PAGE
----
By Ben Popken, TODAY

(NBC News) - If you think Thanksgiving is for family, not shopping, these stores agree.

Even though it means missing an opportunity to gain sales, dozens of retailers are again taking a stand and keeping their doors shut to give their workers a break and their reputations a boost.

They're pushing back against "Black Friday creep," in which the historic kickstart to the holiday shopping and deal season has been getting earlier and earlier until stores started opening on Thursday.

According to a National Retail Federation survey, of those consumers who have or will go shopping during the Thanksgiving holiday times, 31.8 percent said they planned to go shopping on Thursday.

But they won't be showing up at any of these stores. The growing list of retailers staying shut on Thanksgiving this year includes:

  • American Girl
  • Barnes & Noble
  • Bed, Bath and Beyond
  • BJ's Wholesale Club
  • Burlington Coat Factory
  • Costco
  • Crate & Barrel
  • Dillard's
  • DSW
  • GameStop
  • Hobby Lobby
  • HomeGoods
  • Home Depot
  • Jo Ann Fabrics
  • Lowe's
  • Marshalls
  • Nordstrom
  • Patagonia
  • Petco
  • Pier 1
  • Publix
  • REI
  • Sam's Club
  • Sur La Table
  • Talbots
  • T.J. Maxx
  • Von Maur Department Stores

Last year, home improvement chain Menard's took out full-page ads just to advertise that they'll be closed on Thanksgiving.

Retailers who do keep the doors shuttered say they're recognizing the value of family.

"First, we want our associates to have that time to spend with family," said Tara Raddohl, a Sam's Club spokeswoman, "Second, our members have told us they want that day to spend with their loved ones."

It's so against the trend that one chain had to start sending out press releases just to deal with the influx of media attention they received for not opening on Thanksgiving.

“Some of life's most cherished traditions begin with family and friends. As a family-owned business since 1872, we value most the opportunity to spend quality time with loved ones on Thanksgiving and other holidays,” said Jim von Maur, president of Von Maur, an Iowa-based department store chain with 30 stores in 14 states, in the press release.

"The exceptional service and character our associates display day in and day out has been shaped by the likes of their parents, grandparents and friends," he said. "Giving them the opportunity to spend the holidays with those who have made such a lasting impact on their lives is a tradition we'll never break."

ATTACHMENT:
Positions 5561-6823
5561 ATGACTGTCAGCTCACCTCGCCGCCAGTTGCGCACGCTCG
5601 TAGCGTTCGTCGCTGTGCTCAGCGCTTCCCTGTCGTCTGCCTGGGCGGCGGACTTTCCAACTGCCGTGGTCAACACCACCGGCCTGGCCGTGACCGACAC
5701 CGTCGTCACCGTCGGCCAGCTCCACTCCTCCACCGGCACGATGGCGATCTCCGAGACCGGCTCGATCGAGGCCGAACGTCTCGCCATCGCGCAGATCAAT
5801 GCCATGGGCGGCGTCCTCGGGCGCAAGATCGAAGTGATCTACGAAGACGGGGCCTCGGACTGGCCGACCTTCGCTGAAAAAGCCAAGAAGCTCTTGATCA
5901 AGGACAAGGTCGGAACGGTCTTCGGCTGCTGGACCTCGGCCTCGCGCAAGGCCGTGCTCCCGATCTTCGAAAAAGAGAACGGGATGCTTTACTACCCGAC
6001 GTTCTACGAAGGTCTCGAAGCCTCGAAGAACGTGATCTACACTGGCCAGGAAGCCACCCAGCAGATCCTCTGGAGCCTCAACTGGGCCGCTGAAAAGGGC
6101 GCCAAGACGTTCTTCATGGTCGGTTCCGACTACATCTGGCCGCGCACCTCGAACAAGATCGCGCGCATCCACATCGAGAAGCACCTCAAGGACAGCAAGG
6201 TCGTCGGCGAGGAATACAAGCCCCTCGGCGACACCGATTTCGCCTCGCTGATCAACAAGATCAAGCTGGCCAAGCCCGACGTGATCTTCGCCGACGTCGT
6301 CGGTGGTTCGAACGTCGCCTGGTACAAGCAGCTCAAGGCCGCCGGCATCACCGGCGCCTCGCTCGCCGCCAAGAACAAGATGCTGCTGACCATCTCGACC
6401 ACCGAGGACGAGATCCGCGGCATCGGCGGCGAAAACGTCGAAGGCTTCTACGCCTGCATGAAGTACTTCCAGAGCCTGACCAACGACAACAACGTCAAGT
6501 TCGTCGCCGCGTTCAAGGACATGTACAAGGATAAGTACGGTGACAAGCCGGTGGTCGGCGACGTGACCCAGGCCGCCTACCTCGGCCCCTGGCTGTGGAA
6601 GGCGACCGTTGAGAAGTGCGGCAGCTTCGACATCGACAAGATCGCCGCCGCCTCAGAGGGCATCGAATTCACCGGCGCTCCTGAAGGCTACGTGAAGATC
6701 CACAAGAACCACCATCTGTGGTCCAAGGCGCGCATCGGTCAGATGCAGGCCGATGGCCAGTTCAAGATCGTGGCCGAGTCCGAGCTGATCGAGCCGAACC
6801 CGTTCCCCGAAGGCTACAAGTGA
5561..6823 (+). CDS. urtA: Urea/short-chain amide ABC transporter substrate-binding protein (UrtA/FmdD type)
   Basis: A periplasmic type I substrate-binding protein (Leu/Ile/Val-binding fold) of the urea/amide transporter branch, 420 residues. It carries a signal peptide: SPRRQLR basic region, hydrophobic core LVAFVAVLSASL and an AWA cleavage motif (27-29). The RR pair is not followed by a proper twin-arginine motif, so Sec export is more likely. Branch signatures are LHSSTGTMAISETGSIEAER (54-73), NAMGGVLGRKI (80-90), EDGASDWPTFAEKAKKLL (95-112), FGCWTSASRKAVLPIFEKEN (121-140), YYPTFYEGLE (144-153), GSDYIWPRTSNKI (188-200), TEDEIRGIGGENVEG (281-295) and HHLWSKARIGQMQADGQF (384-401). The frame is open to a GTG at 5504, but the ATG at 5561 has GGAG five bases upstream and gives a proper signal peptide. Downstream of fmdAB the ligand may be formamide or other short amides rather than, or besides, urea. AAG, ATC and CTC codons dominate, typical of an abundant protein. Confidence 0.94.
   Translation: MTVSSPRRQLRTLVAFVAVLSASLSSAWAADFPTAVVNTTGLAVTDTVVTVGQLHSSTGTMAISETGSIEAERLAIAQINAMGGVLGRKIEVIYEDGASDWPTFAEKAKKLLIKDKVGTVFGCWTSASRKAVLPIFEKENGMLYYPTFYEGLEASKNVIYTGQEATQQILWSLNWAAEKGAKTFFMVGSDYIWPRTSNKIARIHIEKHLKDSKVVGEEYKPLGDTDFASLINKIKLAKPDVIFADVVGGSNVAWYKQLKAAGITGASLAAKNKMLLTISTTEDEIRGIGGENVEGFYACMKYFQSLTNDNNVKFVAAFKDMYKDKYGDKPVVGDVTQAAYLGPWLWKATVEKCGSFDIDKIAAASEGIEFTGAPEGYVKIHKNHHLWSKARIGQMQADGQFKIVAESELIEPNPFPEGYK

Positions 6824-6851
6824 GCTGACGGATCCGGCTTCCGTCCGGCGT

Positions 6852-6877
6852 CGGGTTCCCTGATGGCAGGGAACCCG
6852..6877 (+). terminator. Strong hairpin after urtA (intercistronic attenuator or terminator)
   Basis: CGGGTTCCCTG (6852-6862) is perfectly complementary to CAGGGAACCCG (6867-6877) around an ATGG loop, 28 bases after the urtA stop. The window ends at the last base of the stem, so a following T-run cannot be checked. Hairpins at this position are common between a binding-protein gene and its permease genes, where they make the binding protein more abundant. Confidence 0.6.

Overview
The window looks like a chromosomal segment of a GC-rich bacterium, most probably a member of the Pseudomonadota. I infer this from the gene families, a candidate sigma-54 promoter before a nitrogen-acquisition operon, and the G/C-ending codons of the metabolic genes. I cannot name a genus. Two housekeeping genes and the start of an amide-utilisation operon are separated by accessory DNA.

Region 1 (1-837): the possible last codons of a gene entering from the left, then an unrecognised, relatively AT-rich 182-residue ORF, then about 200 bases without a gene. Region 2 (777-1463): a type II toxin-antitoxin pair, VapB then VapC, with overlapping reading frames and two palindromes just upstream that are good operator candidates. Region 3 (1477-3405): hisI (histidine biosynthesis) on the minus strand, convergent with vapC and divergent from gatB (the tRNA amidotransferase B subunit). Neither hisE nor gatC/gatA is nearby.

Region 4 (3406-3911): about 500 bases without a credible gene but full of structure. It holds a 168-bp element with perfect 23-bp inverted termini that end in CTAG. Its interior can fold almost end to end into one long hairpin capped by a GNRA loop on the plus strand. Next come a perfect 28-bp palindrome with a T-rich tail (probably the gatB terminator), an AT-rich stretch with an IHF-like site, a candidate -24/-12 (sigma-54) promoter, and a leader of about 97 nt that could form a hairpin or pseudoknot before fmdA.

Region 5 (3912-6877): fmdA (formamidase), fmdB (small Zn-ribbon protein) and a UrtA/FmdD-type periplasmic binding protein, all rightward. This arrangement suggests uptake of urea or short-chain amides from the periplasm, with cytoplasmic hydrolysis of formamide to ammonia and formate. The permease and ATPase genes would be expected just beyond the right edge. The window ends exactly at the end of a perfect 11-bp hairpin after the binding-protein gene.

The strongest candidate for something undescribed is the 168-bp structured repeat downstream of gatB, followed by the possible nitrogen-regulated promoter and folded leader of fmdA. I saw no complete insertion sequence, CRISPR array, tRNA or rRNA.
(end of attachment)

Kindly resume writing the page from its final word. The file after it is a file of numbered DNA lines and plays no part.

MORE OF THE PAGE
Melody Wright, the store's Chief Operating Officer, questions whether stores that open on Thanksgiving are even making any more money.

"Most consumers say I have to spend X dollars and this is where I'm going to get it," she said. That amount is going to be the same whether it's spent on Thanksgiving, or four days before Christmas, she said.

A tiny camera hidden at the front door of over 1,000 retailers to count who comes and goes agrees. Last year, data from these ShopperTrak devices showed there was about the same number of shoppers going into stores on Thanksgiving as a normal Thursday in November, said company founder Bill Martin.

"They're getting sales on Thursday at the sacrifice of Friday, Saturday or Sunday," said Martin.

Because of the deals they have to offer to induce shoppers and because of overhead costs, "they're not making a lot of money as a result," he said.

Despite this, many stores, fearful that customers' wallets will be emptied by another store opening for Black Friday before they do, have continued an opening-hours arms race that accelerated during the recent economic downturn.

Target, Macy's, Kohl's, Sears and other retailers have announced opening hours of 6 p.m. J.C. Penney has tried to beat them all by opening at 5 p.m. This week, beleaguered electronics store RadioShack said they'll be opening at 8 a.m.

Their shoppers won't be visiting any of Von Maur's stores the same day. That's fine by Wright.

"If that means we make less profit on that particular day, we're willing to live with that," she said. "We've never been tempted that you would sacrifice the importance of family and holiday tradition and try to convince yourself that it will be more profitable."